Ancient Chinese Warrior Yue Fei
Yue Fei (岳飞, 1103 - 1142 A.D.)was a Chinese patriot and nationalist military leader who fought for the Southern Song Dynasty against the Jurchen (a northern tribe which established the Jin Dynasty).
He is one of the best-known generals in Chinese history, and widely credited for the creation of the martial art known as Xingyiquan.
Days after his birth, flooding of the Yellow River destroyed Yue Fei's village. His father drowned in the floods, but not before he had ensured the survival of his wife and son by floating them downstream in a very large clay jar. Yue Fei and his mother settled in Hebei province. Becoming proficient in warfare at an early age, Yue Fei as a young man narrowly escaped execution after killing the Prince of Liang in a martial arts tournament. He did not join the fight against the Jurchen invaders until he was 23.
As a valiant and tactically astute general, Yue Fei led many successful campaigns against the forces of the Jurchen. Taking advantage of the difficulties which his opponents' cavalry experienced in the hilly terrain of Southern China, he was able to score victories although his troops were frequently outnumbered. His forces succeeded in regaining territory south of the Yangtze and Huai Rivers.
Yue Fei was also known for his strict discipline of his legions, forbidding them to pillage, even when facing the harshest of conditions. He was a role model for followers of Confucius' ideas and moral values, as well as being an accomplished martial artist and was very poetic.
Sadly, his attempt to recoup the northern lands lost by the Southern Song Dynasty was opposed by officials who believed further warfare would prove too costly. This desire to complete his quest is reflected in his most famous poem (Yue Fei was also a renowned poet) Manjiang Hong (Entirely Red River).
In the middle of a long victorious campaign against the Jurchen, corrupt officials, the most famous being the traitor Qin Hui, persuaded Emperor Gaozong to recall Yue Fei to the capital. Yue Fei had been readying to attack the Jurchen's Jin Dynasty Capital at the time. The emperor ordered Yue Fei to return twelve times in the form of twelve gold plaques before Yue Fei capitulated.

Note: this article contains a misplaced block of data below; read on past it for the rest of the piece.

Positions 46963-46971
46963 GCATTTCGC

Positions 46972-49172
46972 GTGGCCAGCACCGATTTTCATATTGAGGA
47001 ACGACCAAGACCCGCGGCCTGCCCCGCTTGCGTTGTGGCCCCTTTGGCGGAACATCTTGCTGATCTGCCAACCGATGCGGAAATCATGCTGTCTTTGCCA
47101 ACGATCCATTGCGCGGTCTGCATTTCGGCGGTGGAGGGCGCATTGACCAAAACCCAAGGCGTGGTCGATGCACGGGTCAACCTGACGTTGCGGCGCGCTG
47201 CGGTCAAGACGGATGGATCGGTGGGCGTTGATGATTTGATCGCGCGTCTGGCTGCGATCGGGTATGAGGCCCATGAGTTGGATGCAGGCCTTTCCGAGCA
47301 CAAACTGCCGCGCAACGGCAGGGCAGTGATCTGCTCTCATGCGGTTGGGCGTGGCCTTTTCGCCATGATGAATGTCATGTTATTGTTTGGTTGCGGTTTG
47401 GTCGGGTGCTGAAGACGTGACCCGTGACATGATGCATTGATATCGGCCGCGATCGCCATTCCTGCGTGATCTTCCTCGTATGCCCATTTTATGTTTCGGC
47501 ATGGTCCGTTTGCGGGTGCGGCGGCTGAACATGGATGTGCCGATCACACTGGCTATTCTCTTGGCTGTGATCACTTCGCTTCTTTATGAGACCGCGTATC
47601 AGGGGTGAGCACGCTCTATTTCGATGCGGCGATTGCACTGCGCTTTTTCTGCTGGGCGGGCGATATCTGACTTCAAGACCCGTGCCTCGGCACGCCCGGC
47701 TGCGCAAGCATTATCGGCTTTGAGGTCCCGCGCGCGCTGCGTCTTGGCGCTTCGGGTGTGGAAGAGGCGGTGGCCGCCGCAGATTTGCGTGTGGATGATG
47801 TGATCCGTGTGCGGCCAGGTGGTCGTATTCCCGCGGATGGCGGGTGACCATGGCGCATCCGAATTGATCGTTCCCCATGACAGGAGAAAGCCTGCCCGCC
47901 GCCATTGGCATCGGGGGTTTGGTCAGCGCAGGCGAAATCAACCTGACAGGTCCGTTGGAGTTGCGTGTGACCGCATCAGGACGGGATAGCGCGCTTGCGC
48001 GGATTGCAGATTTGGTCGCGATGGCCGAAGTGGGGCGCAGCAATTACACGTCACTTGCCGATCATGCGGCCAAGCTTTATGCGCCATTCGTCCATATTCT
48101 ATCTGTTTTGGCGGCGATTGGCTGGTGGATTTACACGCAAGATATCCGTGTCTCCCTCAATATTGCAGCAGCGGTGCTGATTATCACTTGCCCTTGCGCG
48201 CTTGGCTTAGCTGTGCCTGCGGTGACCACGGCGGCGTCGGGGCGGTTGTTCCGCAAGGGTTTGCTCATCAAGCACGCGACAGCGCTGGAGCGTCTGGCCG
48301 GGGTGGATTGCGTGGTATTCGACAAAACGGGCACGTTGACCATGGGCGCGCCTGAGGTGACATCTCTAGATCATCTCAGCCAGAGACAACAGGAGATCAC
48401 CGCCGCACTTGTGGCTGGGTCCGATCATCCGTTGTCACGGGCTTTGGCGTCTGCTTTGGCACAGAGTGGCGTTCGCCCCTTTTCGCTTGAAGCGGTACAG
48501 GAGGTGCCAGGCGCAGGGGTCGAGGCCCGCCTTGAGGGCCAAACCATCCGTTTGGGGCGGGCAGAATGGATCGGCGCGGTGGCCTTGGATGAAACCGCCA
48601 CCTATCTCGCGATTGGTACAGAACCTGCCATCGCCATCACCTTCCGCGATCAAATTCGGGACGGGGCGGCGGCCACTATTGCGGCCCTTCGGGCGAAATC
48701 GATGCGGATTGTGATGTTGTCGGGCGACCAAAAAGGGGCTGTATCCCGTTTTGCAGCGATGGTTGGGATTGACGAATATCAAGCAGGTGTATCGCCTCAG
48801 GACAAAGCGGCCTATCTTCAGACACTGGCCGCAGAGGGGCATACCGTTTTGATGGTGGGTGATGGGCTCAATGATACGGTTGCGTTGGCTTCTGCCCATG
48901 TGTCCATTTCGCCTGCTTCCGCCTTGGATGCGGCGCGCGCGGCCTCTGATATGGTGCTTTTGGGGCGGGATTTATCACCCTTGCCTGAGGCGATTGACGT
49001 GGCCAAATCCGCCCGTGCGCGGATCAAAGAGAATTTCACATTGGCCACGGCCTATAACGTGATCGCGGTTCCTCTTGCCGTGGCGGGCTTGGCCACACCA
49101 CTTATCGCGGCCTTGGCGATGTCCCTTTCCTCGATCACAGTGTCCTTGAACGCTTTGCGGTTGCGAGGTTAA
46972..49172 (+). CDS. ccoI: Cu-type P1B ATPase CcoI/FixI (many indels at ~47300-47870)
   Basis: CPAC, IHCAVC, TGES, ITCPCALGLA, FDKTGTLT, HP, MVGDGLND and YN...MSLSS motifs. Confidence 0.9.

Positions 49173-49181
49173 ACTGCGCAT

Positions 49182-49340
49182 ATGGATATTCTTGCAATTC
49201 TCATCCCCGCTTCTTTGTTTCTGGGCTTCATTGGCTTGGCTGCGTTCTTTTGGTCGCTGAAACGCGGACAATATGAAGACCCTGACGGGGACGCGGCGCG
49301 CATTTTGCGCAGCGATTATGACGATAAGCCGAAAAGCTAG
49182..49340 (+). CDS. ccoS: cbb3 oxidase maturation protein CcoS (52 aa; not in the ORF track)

Qin Hui could not find a reason to execute the captured Yue Fei and was about to release him. However, Qin Hui's wife made the suggestion that since the emperor held absolute power, Qin Hui having the authority of the emperor, needed no reason to execute Yue Fei.
Yue Fei and his son, Yue Yun, were sentenced to death and executed on charges that were not proven but instead "could be true".
Legend has it those who plotted to have Yue Fei executed were haunted by his ghost and driven to commit suicide.
Today, he is revered as one of the great symbols of patriotism and a national hero in China
Manjiang Hong is well-read and is known throughout China and Chinese people around the world, and his mausoleum in Hangzhou is well-visited. There are also two heavily mutilated statues of Qin Hui and his wife, topless, kneeling outside the temple as if begging for mercy. People in the past used to spit upon and kick them, until they were protected as part of the historic temple.
Also, to instill a sense of patriotism, the Chinese government required all primary school students to read and study at least one text about Yue Fei.
Several martial arts have been attributed to Yue Fei, including Eagle Claw, Xingyiquan, Fanziquan, and Chuojiao, among others.
Yue Fei has been in 126 battles and won them all; this is perhaps the best military record in world history.